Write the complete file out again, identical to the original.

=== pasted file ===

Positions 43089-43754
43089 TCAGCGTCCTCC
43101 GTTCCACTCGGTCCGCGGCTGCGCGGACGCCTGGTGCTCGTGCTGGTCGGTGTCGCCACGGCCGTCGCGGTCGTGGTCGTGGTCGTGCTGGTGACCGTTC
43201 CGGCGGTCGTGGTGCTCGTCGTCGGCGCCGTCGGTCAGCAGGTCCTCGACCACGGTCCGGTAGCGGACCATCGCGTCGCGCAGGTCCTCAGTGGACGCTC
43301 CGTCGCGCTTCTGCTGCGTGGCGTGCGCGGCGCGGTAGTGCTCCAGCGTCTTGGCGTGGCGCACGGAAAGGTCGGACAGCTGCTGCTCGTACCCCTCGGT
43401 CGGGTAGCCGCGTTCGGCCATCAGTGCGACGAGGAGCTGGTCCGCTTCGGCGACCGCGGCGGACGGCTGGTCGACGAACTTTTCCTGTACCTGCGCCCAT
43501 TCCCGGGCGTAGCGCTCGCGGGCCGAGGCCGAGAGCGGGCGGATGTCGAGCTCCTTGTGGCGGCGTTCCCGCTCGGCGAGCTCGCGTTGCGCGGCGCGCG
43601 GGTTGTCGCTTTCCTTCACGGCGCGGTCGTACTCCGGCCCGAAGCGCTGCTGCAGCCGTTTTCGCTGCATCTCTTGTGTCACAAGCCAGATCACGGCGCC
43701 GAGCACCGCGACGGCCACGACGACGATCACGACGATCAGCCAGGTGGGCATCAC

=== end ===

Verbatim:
Positions 43089-43754
43089 TCAGCGTCCTCC
43101 GTTCCACTCGGTCCGCGGCTGCGCGGACGCCTGGTGCTCGTGCTGGTCGGTGTCGCCACGGCCGTCGCGGTCGTGGTCGTGGTCGTGCTGGTGACCGTTC
43201 CGGCGGTCGTGGTGCTCGTCGTCGGCGCCGTCGGTCAGCAGGTCCTCGACCACGGTCCGGTAGCGGACCATCGCGTCGCGCAGGTCCTCAGTGGACGCTC
43301 CGTCGCGCTTCTGCTGCGTGGCGTGCGCGGCGCGGTAGTGCTCCAGCGTCTTGGCGTGGCGCACGGAAAGGTCGGACAGCTGCTGCTCGTACCCCTCGGT
43401 CGGGTAGCCGCGTTCGGCCATCAGTGCGACGAGGAGCTGGTCCGCTTCGGCGACCGCGGCGGACGGCTGGTCGACGAACTTTTCCTGTACCTGCGCCCAT
43501 TCCCGGGCGTAGCGCTCGCGGGCCGAGGCCGAGAGCGGGCGGATGTCGAGCTCCTTGTGGCGGCGTTCCCGCTCGGCGAGCTCGCGTTGCGCGGCGCGCG
43601 GGTTGTCGCTTTCCTTCACGGCGCGGTCGTACTCCGGCCCGAAGCGCTGCTGCAGCCGTTTTCGCTGCATCTCTTGTGTCACAAGCCAGATCACGGCGCC
43701 GAGCACCGCGACGGCCACGACGACGATCACGACGATCAGCCAGGTGGGCATCAC